A “game-changing” Brisbane-based startup has closed a $1.1 million seed round on the back of a rapid roll out of its revenue model.
Haystack, an online platform for users to create and exchange digital business cards, flicked the switch on its premium option last month and has already seen “thousands” of paying users come on board.
Co-founder Ran Heimann says this demand for a subscription option helped the startup secure a larger funding round.
“The metrics really started taking off in January and that reengaged some people that were on the fence,” Heimann tells StartupSmart.
“As soon as the New Year started there was a massive growth across all of our metrics. We had significant growth and momentum and we were getting companies asking us whether we had paid services. We didn’t have them at the time but we always planned to at some point.”
This early demand pushed forward Haystack’s plans to launch its revenue model, Heimann says.
“That accelerated opening up the premium paid services,” he says.
“We added a pricing page but didn’t advertise it anywhere – we didn’t even let our own user base know. But companies just started turning up and jumping on the subscriptions.
“That was the key thing that helped get a lot people that were sitting on the fence to say, ‘this is going off and I want to get in on it’.”
The funding round was led by Brisbane investor David Tucker, who sold his company Event Zero to Microsoft earlier this year, bringing his total exists to $50 million.
“What Haystack is doing is game-changing for enterprise sales and digital contact management,” Tucker says.
“I am particularly impressed with the determination and track record of the founders.”
Founded by brothers Ran, Matan and Nir Heimann along with Brian Gillespie, Haystack launched its platform out of beta in March last year and has since enjoyed 700% year-on-year growth.
Along with the environmental and cost benefits, the service allows users to be notified of job changes as well as new phone numbers, emails and addresses.
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Originally aimed at networking individuals, the platform has been quickly embraced by larger corporates, with American telco Verizon and Deloitte Digital among those signing on.
Heimann says the number of contacts stored on the platform is increasing by over 100,000 per month and is now more popular in Europe and the US than its home country.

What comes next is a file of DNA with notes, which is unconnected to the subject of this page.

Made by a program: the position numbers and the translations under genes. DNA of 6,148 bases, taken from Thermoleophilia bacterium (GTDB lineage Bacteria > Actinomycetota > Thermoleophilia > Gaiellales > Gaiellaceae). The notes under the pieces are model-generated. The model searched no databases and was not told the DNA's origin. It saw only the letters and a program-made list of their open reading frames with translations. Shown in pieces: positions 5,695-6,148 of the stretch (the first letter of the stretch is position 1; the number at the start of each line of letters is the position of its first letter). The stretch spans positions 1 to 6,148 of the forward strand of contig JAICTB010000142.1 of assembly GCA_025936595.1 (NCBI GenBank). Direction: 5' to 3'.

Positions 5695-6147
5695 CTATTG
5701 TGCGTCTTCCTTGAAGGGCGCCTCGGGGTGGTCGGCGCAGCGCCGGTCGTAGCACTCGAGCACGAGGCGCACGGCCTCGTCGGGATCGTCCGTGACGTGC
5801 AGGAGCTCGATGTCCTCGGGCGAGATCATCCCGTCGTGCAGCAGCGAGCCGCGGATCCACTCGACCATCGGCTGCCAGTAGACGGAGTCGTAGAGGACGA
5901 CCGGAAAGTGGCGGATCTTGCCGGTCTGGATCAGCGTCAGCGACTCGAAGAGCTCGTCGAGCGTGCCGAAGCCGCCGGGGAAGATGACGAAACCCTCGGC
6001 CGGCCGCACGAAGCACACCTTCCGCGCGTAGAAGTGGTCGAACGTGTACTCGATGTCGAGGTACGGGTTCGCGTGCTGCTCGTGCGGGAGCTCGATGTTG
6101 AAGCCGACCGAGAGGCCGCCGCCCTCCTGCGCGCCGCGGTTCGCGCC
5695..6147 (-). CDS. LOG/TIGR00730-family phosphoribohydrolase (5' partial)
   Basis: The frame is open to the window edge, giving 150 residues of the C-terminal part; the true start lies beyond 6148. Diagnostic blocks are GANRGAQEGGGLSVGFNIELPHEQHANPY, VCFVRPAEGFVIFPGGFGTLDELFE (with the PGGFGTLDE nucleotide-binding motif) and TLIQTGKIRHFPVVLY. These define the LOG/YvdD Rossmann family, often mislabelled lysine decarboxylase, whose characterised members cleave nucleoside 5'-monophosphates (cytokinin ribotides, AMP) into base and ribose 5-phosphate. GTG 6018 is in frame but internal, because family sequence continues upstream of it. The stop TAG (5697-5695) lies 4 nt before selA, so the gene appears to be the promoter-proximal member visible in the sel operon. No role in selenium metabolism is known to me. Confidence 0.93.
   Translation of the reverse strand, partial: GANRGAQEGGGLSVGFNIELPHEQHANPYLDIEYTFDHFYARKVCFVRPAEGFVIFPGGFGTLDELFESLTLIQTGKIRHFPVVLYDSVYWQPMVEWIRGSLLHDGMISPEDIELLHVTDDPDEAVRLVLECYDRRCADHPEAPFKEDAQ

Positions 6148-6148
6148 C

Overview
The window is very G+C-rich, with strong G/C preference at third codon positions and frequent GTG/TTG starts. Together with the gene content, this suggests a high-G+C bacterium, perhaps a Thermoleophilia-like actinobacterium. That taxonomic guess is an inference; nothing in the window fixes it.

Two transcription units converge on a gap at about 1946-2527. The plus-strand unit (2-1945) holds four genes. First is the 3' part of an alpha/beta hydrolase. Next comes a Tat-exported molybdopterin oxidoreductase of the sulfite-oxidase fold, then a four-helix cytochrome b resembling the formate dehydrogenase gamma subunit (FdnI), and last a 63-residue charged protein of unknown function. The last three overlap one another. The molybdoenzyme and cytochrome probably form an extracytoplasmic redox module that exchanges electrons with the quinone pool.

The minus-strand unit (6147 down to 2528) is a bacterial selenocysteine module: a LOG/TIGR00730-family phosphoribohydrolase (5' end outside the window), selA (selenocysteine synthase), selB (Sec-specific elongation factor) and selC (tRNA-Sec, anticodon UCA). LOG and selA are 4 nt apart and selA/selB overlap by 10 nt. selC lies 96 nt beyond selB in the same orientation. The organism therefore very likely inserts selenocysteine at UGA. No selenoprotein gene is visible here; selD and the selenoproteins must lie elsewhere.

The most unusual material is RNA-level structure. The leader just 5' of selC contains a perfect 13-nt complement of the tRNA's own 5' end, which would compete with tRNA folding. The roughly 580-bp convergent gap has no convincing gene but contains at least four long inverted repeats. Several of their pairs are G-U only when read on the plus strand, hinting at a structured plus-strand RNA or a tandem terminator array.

He says the cash injection will be used to further develop the subscriptions platform and assist with the opening of a new international office.
“We had to accelerate opening up the premium services to meet the demand so there’s still some development to do there,” he says.
“Most of the funding will go towards further development to be ready to handle for businesses.”
The startup already has a second office in Tel Aviv and plans to open another in Silicon Valley by the end of the year.
But Heimann says Haystack’s headquarters will happily remain in Brisbane.
“We’re fortunate that the round was financed mainly out of Australia and that helps us keep our company here and this is where we intend to stay,” he says.
“Australia has the best lifestyle and there are awesome technical people here – that’s a winning combination.”
Getting the right advisors
Heimann says the key takeaway from the successful funding round is the importance of advisors – but not just any advisors.
“Having advisors is good but you have to make sure that they’ve actually been founders of successful startups themselves,” he says.
“It’s about not settling for anything less than that and not listening to an advisor that didn’t go through that hard road before.”
Haystack boasts an impressive list of entrepreneurs on its advisory board, including Tim Egan from Google and Facebook, Chris Adams from Amazon and Facebook and co-founder of Meta Ben Sand.
“I think a lot of our ability to build something that has been taking off in Europe and the US is down to actually getting advice from these successful entrepreneurs,” Heimann.
“They’re founders that have either built or sold three or more companies, founders that have raised north of $20 million each and founders with exits north of $50 million.
“These are the sort of people we’ve taken advice from and are advancing us on an ongoing basis.”
He sees many local founders are taking advice from inexperienced people, stunting the growth of their startups.
“We see a lot of Australian entrepreneurs taking advice from the wrong people and making decisions that would possibly still make a profitable business, but a much smaller one than it could be,” Heimann says.
And founders have to make an active effort to meet these high-profile advisors, Heimann says.
“It’s about going out of your way at meetups, being out there and actually seeing people,” he says.
“Find people you really appreciate and reach out to them. It’s 2016 – it’s not hard to make contact with anyone you want. You have to put yourself out there.
“People love to help and give advice, especially entrepreneurs. They know that we can’t afford too many mistakes.
“Just go and do it.”